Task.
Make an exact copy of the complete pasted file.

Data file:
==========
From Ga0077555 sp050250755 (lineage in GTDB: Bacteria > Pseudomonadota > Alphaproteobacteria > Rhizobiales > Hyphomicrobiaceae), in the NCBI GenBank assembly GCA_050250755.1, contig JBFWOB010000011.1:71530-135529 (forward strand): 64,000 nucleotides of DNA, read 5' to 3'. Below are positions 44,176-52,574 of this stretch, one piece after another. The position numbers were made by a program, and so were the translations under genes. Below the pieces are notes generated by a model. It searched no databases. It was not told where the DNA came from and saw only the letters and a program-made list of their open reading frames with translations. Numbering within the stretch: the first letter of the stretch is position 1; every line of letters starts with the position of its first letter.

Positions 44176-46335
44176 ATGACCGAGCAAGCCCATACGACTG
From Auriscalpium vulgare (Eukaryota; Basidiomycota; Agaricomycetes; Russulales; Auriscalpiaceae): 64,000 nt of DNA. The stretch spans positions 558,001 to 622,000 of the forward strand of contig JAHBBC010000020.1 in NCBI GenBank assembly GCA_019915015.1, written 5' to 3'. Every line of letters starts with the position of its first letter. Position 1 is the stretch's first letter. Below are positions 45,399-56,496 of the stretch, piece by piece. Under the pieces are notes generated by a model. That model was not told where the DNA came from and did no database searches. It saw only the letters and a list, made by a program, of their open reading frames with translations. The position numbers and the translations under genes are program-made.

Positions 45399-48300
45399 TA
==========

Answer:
From Ga0077555 sp050250755 (lineage in GTDB: Bacteria > Pseudomonadota > Alphaproteobacteria > Rhizobiales > Hyphomicrobiaceae), in the NCBI GenBank assembly GCA_050250755.1, contig JBFWOB010000011.1:71530-135529 (forward strand): 64,000 nucleotides of DNA, read 5' to 3'. Below are positions 44,176-52,574 of this stretch, one piece after another. The position numbers were made by a program, and so were the translations under genes. Below the pieces are notes generated by a model. It searched no databases. It was not told where the DNA came from and saw only the letters and a program-made list of their open reading frames with translations. Numbering within the stretch: the first letter of the stretch is position 1; every line of letters starts with the position of its first letter.

Positions 44176-46335
44176 ATGACCGAGCAAGCCCATACGACTG
From Auriscalpium vulgare (Eukaryota; Basidiomycota; Agaricomycetes; Russulales; Auriscalpiaceae): 64,000 nt of DNA. The stretch spans positions 558,001 to 622,000 of the forward strand of contig JAHBBC010000020.1 in NCBI GenBank assembly GCA_019915015.1, written 5' to 3'. Every line of letters starts with the position of its first letter. Position 1 is the stretch's first letter. Below are positions 45,399-56,496 of the stretch, piece by piece. Under the pieces are notes generated by a model. That model was not told where the DNA came from and did no database searches. It saw only the letters and a list, made by a program, of their open reading frames with translations. The position numbers and the translations under genes are program-made.

Positions 45399-48300
45399 TA